5. Depression is not the same as sadness or grief.
We all feel sad from time to time, especially when going through challenging times in our lives such as the loss of a loved one or the end of a relationship. These situations are life-changing and can cause you to feel sad for a long time. With so much emphasis on depression, some people can mistakenly assume they are suffering from depression, when really, they are not.
There is a clear difference between depression and sadness/grief:
- Grief comes in waves. It’s normal to have positive memories mixed in with pain. With depression, mood and pleasure are decreased for at least two weeks.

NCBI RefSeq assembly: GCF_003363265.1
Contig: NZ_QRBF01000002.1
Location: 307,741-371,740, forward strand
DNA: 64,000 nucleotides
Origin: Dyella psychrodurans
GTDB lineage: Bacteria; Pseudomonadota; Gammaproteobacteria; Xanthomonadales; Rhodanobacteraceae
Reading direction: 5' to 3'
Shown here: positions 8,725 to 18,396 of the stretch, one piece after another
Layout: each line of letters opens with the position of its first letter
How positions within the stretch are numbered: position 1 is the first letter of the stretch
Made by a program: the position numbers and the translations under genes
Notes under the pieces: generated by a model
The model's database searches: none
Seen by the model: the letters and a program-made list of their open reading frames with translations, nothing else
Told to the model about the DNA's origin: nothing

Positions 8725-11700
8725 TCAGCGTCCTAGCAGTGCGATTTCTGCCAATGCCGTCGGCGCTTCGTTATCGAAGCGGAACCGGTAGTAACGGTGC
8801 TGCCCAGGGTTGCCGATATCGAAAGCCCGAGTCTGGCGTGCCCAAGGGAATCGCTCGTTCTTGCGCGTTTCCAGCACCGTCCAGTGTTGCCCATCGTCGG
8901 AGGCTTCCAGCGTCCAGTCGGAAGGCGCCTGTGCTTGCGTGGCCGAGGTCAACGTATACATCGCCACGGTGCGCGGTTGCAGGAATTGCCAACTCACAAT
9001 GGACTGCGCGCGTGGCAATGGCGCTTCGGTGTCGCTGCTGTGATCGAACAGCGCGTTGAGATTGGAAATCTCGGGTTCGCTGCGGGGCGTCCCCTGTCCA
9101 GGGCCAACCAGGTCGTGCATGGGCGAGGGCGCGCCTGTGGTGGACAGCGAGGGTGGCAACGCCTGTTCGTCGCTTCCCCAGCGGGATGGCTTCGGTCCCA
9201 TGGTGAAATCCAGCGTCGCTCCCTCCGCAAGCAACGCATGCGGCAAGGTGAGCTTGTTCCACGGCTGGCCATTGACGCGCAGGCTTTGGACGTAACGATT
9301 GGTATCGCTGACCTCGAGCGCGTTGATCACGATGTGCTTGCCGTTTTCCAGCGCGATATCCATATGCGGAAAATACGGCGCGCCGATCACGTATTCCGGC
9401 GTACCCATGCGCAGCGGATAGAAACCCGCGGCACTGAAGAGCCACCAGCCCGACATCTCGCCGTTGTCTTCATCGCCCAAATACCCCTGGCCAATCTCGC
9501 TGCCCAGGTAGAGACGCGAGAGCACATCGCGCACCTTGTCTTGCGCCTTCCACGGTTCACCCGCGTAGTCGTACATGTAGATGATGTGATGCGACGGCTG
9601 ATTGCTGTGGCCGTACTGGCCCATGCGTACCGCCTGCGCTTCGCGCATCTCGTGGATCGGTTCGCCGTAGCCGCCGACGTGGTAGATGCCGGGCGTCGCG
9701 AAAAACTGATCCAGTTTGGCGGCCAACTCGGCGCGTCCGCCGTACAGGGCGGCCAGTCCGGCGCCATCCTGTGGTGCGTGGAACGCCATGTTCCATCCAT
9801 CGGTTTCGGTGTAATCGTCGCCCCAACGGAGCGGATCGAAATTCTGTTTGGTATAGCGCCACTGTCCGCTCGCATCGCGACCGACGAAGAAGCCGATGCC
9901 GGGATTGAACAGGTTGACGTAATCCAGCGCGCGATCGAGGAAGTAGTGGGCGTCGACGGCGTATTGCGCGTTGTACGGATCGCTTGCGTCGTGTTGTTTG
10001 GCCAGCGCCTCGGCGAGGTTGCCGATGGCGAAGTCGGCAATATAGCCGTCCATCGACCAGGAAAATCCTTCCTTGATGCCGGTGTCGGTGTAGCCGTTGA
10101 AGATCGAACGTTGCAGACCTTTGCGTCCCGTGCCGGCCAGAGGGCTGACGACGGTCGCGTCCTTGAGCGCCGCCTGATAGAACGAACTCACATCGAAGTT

- Self-esteem is typically maintained in grief. In depression, it’s common to have persistent feelings of worthlessness.
- People who are grieving often feel better when thinking about joining their loved one. But depression is more focused on ending life due to feeling undeserving or unable to cope.
Dual Diagnosis Treatment in Pennsylvania
Even though we’ve come a long way in our understanding of depression, there are still many myths and misconceptions that people have about the condition. Hopefully, these five interesting, lesser known facts have helped you better understand depression and its impact on people.
Depression is not curable, but it is treatable with a combination of therapy, medication and self-care. Without treatment, depression is likely to get worse and cause other problems, such as substance use. To start your journey to recovery, contact Recovery Cove today at 484-549-COVE. We offer integrated treatment for substance use and depression under one roof.